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Violent clashes erupt in Sudan as US ambassador takes refuge amid reports of civilian deaths
15 April 2023, 17:00 | Updated: 15 April 2023, 19:02
Fierce clashes between the Sudanese military and rival Rapid Support Forces have erupted in Sudan, with militia claiming to have seized the presidential palace and an airport in the north of the country.
Saturday saw heavy fighting in number of areas, including the capital Khartoum and Bahri neighbourhood, with British nationals advised to stay indoors.
Reports suggest at least three civilians have been killed in the clashes, with the country's doctors trade union claiming the deaths came during a sustained period of fighting
Unrest grew in the African nation amid widespread troubles in recent days, with the RSF claiming to have taken control of the presidential palace - the residence of army chief General Abdel Fattah al-Burhanan.
The militia also claim to have seized control of an airport and airbase in the northern city of Marawi, some 215 miles north-west of Khartoum.
The clashes come after escalating tensions between the military and the RSF in recent months, forcing a delay in the signing of an internationally backed deal with political parties to revive the country's democratic transition.
John Godfrey, US ambassador to Sudan, tweeted: 'I just arrived late last night in Khartoum and woke up to the deeply disturbing sounds of gunfire and fighting.
'I am currently sheltering in place with the Embassy team, as Sudanese throughout Khartoum and elsewhere are doing.'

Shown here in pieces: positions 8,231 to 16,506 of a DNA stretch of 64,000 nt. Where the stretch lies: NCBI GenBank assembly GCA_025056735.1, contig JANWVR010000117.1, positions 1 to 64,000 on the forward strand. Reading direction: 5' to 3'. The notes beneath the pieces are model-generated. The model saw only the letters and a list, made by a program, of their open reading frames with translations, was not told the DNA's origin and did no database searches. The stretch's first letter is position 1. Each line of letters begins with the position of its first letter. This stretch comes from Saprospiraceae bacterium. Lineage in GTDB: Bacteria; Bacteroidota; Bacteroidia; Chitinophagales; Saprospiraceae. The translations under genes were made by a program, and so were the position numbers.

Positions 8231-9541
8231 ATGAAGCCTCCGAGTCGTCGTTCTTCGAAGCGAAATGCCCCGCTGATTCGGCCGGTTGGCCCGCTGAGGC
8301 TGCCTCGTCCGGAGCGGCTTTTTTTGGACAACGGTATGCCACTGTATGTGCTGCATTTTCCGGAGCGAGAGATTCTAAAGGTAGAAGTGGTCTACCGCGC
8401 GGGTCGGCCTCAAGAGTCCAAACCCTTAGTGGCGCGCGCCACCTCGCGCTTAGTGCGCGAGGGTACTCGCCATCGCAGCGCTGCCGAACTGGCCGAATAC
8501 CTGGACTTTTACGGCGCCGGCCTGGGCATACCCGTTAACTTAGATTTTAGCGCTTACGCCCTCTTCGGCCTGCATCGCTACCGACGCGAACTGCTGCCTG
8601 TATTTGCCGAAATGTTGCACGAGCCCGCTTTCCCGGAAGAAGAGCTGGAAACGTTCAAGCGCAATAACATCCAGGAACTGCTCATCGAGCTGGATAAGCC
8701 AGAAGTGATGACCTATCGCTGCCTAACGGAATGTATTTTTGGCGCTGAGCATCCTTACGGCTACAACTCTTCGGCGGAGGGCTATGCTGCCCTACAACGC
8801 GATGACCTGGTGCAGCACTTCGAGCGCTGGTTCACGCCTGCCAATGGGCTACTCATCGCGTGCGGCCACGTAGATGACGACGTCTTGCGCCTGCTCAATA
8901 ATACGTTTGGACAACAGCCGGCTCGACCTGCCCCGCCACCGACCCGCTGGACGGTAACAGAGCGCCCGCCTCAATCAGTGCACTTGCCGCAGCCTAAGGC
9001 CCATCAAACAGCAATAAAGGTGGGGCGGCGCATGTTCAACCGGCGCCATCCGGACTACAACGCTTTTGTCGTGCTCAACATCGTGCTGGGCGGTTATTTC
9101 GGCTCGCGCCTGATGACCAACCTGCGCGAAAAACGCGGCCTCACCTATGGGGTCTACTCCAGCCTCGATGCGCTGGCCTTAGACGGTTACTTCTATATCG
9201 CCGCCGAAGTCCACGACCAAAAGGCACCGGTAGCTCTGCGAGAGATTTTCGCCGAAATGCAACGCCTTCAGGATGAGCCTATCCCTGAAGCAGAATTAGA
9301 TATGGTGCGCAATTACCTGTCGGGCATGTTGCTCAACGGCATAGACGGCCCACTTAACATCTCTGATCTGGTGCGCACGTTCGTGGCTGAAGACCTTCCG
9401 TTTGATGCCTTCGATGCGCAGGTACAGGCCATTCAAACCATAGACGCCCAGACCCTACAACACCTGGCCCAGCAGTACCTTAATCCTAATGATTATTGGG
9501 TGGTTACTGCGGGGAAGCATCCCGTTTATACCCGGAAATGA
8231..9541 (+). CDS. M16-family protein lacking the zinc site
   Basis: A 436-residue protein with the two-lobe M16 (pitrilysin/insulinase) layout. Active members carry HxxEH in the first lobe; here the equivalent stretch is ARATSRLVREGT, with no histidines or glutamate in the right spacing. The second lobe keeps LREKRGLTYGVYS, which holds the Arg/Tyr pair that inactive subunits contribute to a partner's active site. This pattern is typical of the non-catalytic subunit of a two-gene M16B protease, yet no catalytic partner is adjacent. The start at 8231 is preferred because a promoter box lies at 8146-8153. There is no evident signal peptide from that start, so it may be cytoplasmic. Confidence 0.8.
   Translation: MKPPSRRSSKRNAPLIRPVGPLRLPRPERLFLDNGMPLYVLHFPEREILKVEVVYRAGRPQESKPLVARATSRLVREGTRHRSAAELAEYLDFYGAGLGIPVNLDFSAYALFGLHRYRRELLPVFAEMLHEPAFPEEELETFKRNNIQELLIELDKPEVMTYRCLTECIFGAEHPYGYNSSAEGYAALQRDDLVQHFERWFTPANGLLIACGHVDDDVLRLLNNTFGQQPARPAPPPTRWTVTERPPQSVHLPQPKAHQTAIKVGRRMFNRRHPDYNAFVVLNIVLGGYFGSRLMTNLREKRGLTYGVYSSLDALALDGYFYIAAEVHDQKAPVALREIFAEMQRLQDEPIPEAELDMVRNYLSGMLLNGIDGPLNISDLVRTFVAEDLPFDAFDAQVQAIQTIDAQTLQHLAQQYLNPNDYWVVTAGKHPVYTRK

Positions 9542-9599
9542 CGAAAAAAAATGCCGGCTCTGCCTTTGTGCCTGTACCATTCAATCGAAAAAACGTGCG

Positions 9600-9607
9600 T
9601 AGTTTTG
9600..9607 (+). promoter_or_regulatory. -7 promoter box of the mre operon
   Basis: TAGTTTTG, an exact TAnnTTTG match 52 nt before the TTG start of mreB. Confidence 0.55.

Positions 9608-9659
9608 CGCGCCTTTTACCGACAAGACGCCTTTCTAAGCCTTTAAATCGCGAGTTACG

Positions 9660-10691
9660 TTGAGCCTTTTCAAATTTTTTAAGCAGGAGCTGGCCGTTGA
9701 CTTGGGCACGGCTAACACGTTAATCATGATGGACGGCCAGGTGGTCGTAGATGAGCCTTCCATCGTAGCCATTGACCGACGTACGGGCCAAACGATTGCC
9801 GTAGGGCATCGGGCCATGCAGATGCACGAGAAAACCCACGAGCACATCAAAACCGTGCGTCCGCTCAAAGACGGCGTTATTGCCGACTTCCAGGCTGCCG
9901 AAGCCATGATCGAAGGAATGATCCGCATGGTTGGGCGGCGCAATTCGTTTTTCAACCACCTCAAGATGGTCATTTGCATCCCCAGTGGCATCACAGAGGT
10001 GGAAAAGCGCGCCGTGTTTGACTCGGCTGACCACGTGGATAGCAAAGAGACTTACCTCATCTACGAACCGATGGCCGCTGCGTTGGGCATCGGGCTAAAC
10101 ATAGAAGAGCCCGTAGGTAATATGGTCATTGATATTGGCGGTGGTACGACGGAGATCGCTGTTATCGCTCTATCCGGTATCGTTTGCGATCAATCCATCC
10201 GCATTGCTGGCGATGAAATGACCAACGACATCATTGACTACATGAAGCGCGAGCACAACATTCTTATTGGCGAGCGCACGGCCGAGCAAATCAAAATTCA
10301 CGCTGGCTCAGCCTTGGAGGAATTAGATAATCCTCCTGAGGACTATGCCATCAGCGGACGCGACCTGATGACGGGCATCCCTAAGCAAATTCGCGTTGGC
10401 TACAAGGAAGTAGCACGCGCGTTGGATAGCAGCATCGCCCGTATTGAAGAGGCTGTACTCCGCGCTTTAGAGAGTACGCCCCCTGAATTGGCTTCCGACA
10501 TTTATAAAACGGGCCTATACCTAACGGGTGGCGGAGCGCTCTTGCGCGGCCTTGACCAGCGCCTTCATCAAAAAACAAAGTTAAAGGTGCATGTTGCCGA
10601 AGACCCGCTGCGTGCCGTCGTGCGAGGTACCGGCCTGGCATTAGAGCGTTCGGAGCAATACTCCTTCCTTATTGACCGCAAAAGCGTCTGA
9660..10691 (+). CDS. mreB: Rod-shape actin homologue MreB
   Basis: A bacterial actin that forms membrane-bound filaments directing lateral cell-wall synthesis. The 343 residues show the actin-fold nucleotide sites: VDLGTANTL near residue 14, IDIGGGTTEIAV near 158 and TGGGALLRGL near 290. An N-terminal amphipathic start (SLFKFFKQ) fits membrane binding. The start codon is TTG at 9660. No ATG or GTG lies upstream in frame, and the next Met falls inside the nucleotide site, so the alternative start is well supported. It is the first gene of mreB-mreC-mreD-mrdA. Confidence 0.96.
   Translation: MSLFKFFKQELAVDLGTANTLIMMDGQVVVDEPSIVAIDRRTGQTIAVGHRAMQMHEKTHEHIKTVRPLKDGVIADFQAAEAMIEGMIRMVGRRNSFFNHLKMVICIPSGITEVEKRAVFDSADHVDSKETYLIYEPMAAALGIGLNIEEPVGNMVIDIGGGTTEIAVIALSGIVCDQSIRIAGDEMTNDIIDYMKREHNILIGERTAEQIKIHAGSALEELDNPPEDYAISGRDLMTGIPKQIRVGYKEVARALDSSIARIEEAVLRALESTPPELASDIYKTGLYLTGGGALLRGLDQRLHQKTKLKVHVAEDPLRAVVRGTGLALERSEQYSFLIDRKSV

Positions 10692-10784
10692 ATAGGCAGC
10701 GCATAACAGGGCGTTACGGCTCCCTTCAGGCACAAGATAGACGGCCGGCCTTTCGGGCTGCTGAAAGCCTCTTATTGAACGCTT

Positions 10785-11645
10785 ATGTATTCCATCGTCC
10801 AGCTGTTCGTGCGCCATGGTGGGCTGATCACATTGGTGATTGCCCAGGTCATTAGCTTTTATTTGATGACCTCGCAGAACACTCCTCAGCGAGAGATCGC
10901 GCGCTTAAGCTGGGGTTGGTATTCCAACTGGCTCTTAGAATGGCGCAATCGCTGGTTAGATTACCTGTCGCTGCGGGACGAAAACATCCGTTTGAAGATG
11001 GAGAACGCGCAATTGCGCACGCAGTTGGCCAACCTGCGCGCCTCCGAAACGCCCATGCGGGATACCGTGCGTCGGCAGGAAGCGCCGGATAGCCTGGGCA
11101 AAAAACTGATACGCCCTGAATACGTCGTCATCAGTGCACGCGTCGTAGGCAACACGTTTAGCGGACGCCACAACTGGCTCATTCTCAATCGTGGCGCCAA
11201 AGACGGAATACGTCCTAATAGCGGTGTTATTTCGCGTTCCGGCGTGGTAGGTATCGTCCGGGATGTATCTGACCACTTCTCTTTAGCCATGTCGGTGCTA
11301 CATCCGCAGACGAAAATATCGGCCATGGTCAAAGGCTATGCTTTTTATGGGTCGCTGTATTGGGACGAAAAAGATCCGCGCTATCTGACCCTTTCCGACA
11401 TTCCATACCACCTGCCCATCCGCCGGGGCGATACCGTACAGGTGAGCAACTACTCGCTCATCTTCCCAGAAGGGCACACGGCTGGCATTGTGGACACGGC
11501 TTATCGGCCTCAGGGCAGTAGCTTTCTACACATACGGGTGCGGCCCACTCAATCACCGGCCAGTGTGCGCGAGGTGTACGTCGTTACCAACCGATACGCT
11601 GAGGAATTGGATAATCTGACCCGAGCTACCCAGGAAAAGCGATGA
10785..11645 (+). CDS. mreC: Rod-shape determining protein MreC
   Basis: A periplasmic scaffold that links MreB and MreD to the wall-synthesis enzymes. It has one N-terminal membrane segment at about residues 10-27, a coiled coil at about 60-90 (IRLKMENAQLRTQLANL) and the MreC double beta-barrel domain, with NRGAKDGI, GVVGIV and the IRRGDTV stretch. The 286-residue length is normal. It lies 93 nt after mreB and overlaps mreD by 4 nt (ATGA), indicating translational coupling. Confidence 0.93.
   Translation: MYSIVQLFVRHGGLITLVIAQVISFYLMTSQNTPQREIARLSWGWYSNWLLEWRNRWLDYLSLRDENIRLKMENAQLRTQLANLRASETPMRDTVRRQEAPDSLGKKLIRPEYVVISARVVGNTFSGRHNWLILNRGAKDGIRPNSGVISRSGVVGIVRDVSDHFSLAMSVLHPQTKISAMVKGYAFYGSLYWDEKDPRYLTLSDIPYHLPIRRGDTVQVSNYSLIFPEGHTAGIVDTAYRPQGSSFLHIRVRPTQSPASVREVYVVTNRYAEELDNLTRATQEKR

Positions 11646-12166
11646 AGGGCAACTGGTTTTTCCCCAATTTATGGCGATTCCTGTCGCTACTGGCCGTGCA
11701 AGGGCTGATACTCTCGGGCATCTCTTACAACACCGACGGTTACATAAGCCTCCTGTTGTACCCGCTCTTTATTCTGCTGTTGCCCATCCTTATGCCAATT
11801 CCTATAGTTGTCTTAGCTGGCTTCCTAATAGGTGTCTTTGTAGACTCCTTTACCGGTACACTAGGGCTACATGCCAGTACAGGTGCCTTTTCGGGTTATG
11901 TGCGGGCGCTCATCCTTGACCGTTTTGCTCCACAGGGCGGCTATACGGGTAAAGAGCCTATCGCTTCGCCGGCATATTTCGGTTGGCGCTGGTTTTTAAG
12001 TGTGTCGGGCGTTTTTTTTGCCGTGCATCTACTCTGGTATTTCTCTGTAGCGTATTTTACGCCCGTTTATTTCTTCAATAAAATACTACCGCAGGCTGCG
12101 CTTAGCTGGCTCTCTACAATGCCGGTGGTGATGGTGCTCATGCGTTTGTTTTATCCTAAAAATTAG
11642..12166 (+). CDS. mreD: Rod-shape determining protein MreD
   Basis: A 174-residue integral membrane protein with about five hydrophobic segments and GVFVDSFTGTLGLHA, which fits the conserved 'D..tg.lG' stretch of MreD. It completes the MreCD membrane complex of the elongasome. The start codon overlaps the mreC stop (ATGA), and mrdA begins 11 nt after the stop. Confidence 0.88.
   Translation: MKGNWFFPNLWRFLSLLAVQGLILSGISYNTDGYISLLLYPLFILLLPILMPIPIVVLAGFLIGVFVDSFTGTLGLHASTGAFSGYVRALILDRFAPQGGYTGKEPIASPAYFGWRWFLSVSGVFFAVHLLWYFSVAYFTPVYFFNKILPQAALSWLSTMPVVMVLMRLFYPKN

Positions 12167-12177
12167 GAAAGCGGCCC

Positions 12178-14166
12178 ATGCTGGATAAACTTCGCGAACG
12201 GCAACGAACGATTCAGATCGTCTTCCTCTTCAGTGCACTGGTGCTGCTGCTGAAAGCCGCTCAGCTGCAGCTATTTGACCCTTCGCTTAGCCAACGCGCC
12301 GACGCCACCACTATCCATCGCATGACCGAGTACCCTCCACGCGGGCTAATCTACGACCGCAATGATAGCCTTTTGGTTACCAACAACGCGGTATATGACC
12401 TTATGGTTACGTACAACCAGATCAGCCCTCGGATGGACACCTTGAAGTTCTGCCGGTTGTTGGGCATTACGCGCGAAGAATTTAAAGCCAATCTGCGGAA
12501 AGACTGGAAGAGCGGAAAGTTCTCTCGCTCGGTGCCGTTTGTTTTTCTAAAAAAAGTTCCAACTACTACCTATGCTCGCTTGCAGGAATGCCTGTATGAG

In a series of statements, the Rapid Support Forces (RSF) militia accused the army of attacking its forces at one of its bases in south Khartoum and claimed to have seized the city's airport and be in control of Khartoum's Republican Palace, the seat of the country's presidency.
Those claims have not yet been independently verified.
The Sudanese army said the fighting broke out after RSF troops tried to attack its forces in the southern part of the capital and accused the group of trying to take control of strategic locations in Khartoum, including the palace.
The military declared the RSF a "rebel force" and branded the paramilitary's statements "lies".
The British embassy in Sudan said 'we advise all British nationals in Sudan to remain indoors'.
'We are closely monitoring the situation in Khartoum and other parts of Sudan where there are ongoing military clashes.'
One official, who spoke anonymously, said fighter jets took off from a military base north of Omdurman and attacked the RSF's positions in and around Khartoum.
Saudi Arabia's national airline said one of its Airbus A330s was involved in "an accident" after video showed it on fire on the tarmac at Khartoum International Airport amid the fighting.
Saudia said in a statement on Saturday that all its flights were suspended after the incident. It did not elaborate on the cause of the "accident", though it appeared the aircraft got caught in the crossfire of the RSF and Sudanese soldiers fighting around the airfield.
Another plane also appeared to have caught fire in the attack. Flight-tracking website FlightRadar24 identified it as a SkyUp Airlines 737.